AdaptNet for 17 February 2009
- Climatic and Non-Climatic Risks to Australian Catchments
- Climate Change in California: Scenarios for Adaptation
- U.S.-China Collaboration on Energy and Climate Change: A Roadmap
- Climate Change Adaptation Assessment – New Directions
- Climate Change and Children – A Human Security Challenge
- Local Adaptation Pathways Program: Round 2 – Grants Available
This paper undertakes a screening-level risk assessment for Australia’s 325 surface water management areas by aggregating a suite of six relevant risk indicators (four indicators address the antecedent conditions upon which future climate change will act; two indicators address future drivers of supply and demand). The results indicate that the management challenges for catchments currently experienced in Australia are likely to increase in future decades.
Screening Climatic and Non-Climatic Risks to Australian Catchments, B.L. Preston and R.N. Jones, Geographical Research, 46(3), Institute of Australian Geographers, Australia, September 2008 [subscription required]
The report provides an overview of climate change scenarios for California and explores how these might be used in state and regional planning efforts in the future. It stresses that the resource managers, regional planners, and government agencies should consider climate change in their planning, both to respond to long-term changes in the climate and to the occurrence of extreme events.
Climate Change in California: Scenarios for Adaptation, Amy Luers and Michael D. Mastrandrea, Public Policy Institute of California (PPIC), San Francisco, California, USA, November 2008 [810 KB, PDF]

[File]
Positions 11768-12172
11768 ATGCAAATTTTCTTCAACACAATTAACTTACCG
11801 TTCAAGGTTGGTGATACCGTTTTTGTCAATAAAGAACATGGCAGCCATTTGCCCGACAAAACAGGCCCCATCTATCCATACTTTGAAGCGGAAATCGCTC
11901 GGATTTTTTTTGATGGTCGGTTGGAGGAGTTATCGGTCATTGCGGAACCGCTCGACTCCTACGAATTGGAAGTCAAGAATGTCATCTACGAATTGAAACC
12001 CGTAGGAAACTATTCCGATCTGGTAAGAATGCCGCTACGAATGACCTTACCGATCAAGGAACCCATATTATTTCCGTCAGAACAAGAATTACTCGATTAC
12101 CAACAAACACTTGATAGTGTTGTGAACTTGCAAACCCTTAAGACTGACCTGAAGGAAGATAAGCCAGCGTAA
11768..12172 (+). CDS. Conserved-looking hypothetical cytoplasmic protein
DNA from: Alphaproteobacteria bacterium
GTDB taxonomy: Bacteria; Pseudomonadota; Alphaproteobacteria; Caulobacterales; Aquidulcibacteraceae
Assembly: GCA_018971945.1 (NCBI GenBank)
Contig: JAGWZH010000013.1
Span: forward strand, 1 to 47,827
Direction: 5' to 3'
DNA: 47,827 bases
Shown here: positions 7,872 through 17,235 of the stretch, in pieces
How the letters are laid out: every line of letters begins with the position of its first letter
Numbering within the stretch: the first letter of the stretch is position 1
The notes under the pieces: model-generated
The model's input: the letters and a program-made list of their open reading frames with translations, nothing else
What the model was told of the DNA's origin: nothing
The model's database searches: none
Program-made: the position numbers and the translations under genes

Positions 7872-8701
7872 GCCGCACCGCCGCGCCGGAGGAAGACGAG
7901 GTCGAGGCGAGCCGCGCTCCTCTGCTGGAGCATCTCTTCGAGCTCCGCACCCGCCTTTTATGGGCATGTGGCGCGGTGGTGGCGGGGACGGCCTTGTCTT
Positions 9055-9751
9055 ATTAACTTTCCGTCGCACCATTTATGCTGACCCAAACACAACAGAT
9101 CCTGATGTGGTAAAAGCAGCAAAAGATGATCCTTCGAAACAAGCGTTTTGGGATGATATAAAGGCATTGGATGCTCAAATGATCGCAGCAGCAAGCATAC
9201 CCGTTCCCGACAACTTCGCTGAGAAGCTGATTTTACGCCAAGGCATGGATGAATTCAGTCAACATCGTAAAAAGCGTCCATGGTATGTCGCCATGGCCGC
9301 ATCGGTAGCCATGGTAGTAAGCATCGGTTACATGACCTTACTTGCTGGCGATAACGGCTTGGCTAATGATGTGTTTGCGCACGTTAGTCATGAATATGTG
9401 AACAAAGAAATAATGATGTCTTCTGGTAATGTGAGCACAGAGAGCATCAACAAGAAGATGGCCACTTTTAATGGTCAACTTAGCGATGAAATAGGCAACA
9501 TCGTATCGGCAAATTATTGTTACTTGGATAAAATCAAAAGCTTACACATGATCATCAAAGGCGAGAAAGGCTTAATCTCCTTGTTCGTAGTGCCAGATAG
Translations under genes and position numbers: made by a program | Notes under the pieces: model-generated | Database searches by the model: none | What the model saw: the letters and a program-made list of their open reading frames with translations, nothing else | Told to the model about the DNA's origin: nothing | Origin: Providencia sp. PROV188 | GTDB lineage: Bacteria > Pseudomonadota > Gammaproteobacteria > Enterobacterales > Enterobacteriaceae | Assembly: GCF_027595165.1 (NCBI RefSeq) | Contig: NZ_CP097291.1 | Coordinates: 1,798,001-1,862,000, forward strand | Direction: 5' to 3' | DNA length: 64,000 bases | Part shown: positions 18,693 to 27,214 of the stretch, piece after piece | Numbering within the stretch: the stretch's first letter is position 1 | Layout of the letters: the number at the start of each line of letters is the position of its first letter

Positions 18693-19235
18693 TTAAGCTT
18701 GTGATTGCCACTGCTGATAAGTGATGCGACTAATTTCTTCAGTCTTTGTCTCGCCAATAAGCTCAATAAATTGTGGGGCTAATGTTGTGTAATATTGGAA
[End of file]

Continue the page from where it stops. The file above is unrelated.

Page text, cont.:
The report outlines a roadmap for a program of U.S.-China collaboration on energy and climate change. It recommends the leaders of the two countries should convene a summit to launch a new partnership in this regard. The report outlines some of the critical project areas that should be jointly explored through practical collaboration by government officials as well as by the private sector.
A Roadmap for U.S.-China Cooperation on Energy and Climate Change: Common Challenge, Collaborative Response, Pew Center on Global Climate Change and Asia Society: Center on U.S.-China Relations, January 2009 [1.61 MB, PDF]
This report summarizes a National Research Council workshop at which presentations and discussions identified specific needs associated with the knowledge gap between the demand and supply of scientific information about climate change adaptation. It summarizes six presentations and discussions that were held during the workshop.
New Directions in Climate Change Vulnerability, Impacts, and Adaptation Assessment: Summary of a Workshop, Jennifer F. Brewer, Rapporteur, Division of Behavioral and Social Sciences and Education, National Research Council of the National Academies, Washington D.C., USA, November 2008
The study reviews the implications of climate change for children and future generations. It draws on relevant experiences in different sectors and countries of promoting child rights and well-being. The study seeks to substantiate the need for frameworks and protocols that will recognise, protect and empower children and young people in light of the effects of climate change.
Climate Change and Children: A Human Security Challenge, Policy Review Paper, UNICEF Innocenti Research Centre (Italy) in cooperation with UNICEF Programme Division, The United Nations Children’s Fund (UNICEF), November 2008 [543 KB, PDF]
The Australian Government’s Local Adaptation Pathways Program (Round 2) seeks to complement and build on the work from Round 1. This round of funding will help councils undertake climate change risk assessments and develop action plans to prepare for the likely local impacts of climate change. Expressions of interest close on 25 February 2009.
Local Adaptation Pathways Program, Round 2 – Grants Now Available, Department of Climate Change, Australian Government, Canberra, February, 2009